York Award Gold is an opportunity to show that as a postgraduate student at York you have;
Applications for Postgraduate York Award Gold open in Summer Term each year.
For 2019, applications will open on 1 July and close on 28 July.
Section 1 - Activities undertaken
You will need to list key activities you have undertaken during your time at York, eg. volunteering, work experience, society membership.
Section 2 - Reflecting on your Strengths
Here you will be asked to reflect on your personal strengths and how you have developed these over your time as a postgraduate student. You will have the opportunity to explore your strengths through the York Strengths Programme for Postgraduates.
Section 3 - Reflecting on your time at York
There are then three reflective pieces for you to complete in this section (max 600 words each), relating to common areas of student experience: work and/or volunteering; personal interests and/or hobbies; and academic studies.
To help guide your answers each piece is split into three parts.
For each of the reflective pieces, you will be asked to choose one area of skill or competency to reflect on, from the list of six available. In total you will write about three of the areas below, one for each reflective piece:
A. Took the initiative or demonstrated an innovative approach
B. Adapted your style of communication to suit a particular audience
C. Made a difference within or outside of the university
D. Sought to address an area of weakness or overcame a significant challenge to you
E. Developed leadership or project management skills
F. Worked with others to achieve a common goal
Section 3 - Summary
In the final section you will be asked to summarise your time at York and what you have learned about yourself (approx 250 words).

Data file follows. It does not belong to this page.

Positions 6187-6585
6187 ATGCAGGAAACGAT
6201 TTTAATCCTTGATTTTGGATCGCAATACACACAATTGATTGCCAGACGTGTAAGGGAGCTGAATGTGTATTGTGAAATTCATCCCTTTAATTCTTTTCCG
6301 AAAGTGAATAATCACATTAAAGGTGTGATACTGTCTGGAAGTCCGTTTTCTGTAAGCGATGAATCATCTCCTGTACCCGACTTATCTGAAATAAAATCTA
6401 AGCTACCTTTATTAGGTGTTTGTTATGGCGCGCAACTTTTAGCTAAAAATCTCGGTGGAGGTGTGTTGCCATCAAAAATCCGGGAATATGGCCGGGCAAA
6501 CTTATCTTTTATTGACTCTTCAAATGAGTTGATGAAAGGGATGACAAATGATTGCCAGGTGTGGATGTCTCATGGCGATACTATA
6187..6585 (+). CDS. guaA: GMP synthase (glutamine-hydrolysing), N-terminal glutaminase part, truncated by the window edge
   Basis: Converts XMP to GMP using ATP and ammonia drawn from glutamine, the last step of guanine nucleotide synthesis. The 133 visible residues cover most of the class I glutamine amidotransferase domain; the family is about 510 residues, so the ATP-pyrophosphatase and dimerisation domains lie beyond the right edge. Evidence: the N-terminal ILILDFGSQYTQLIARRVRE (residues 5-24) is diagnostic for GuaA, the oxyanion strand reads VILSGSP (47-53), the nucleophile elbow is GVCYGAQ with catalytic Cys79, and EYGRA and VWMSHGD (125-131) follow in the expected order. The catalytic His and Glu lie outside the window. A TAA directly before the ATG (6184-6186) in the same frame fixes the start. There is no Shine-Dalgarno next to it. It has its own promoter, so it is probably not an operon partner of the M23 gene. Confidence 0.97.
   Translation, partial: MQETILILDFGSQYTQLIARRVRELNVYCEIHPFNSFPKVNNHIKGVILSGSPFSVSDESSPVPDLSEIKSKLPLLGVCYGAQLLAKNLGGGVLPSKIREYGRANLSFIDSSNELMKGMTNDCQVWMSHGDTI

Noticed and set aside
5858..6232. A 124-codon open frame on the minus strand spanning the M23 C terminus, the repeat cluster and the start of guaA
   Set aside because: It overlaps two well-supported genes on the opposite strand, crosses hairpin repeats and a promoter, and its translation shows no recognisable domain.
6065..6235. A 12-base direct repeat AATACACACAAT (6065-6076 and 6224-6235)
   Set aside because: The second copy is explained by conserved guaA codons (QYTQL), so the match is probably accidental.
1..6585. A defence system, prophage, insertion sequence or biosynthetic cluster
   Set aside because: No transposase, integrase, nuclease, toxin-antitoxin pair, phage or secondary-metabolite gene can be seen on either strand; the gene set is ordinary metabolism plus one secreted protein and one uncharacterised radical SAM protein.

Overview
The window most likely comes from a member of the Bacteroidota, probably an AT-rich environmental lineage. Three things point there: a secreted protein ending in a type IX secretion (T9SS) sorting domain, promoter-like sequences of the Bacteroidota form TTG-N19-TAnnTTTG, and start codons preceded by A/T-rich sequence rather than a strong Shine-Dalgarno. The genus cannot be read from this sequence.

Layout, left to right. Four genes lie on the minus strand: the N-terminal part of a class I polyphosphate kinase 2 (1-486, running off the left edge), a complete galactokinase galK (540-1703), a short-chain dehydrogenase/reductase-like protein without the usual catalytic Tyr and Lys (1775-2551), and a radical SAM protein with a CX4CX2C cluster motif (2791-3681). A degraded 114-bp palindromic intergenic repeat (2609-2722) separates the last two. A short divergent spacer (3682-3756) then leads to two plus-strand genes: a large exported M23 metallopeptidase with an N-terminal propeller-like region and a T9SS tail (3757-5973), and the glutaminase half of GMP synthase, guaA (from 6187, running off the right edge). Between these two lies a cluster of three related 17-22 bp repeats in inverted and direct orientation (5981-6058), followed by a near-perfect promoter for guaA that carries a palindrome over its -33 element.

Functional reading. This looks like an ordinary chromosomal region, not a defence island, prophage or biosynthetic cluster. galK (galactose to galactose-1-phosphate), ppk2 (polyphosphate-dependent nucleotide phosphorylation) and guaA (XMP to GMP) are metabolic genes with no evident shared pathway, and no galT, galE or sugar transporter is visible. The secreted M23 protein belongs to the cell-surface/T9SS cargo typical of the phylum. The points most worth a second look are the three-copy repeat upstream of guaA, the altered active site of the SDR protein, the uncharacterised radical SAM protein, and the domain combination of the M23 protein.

a. What have you learnt about yourself during your time at the University of York?
b. How do you believe this will influence your career decisions, now and in the future?
You might want to consider discussing: experiences which have shaped your values; experiences which have helped you to better understand yourself, your skills and your strengths; examples of times when you have been aware of your values affecting your decisions or choices.
York Award Gold requires you to write three reflective pieces and then to consider your skills values and personal strengths in relation to potential career choices.
To help you prepare your application please make use of the learning materials via the link below.
York Award Gold and the related learning materials are based on the Gibbs theoretical model of reflective learning.
‘It is not sufficient simply to have an experience in order to learn. Without reflecting upon this experience it may quickly be forgotten, or its learning potential lost. It is from the feelings and thoughts emerging from this reflection that generalisations or concepts can be generated. And it is generalisations that allow new situations to be tackled effectively.’ (Gibbs 1988)
This example will give you an idea of how to answer the York Award Gold questions. The answer is in three parts using the Gibbs model.
Academic studies - presenting to a peer group
1. Description - approx. 100 words
What happened? Briefly describe the experience (activity/project/event)
Answer: I worked with four others on a small business project plan. I was asked by the tutor to deliver a presentation. We prepared the presentation as a group but I delivered it to about 30 other students. The presentation was ten minutes long and I used PowerPoint along with some handouts. We had also made a short video to show, adding variety to the presentation. At the end of my presentation I took questions from the rest of the seminar group and the tutor gave me feedback.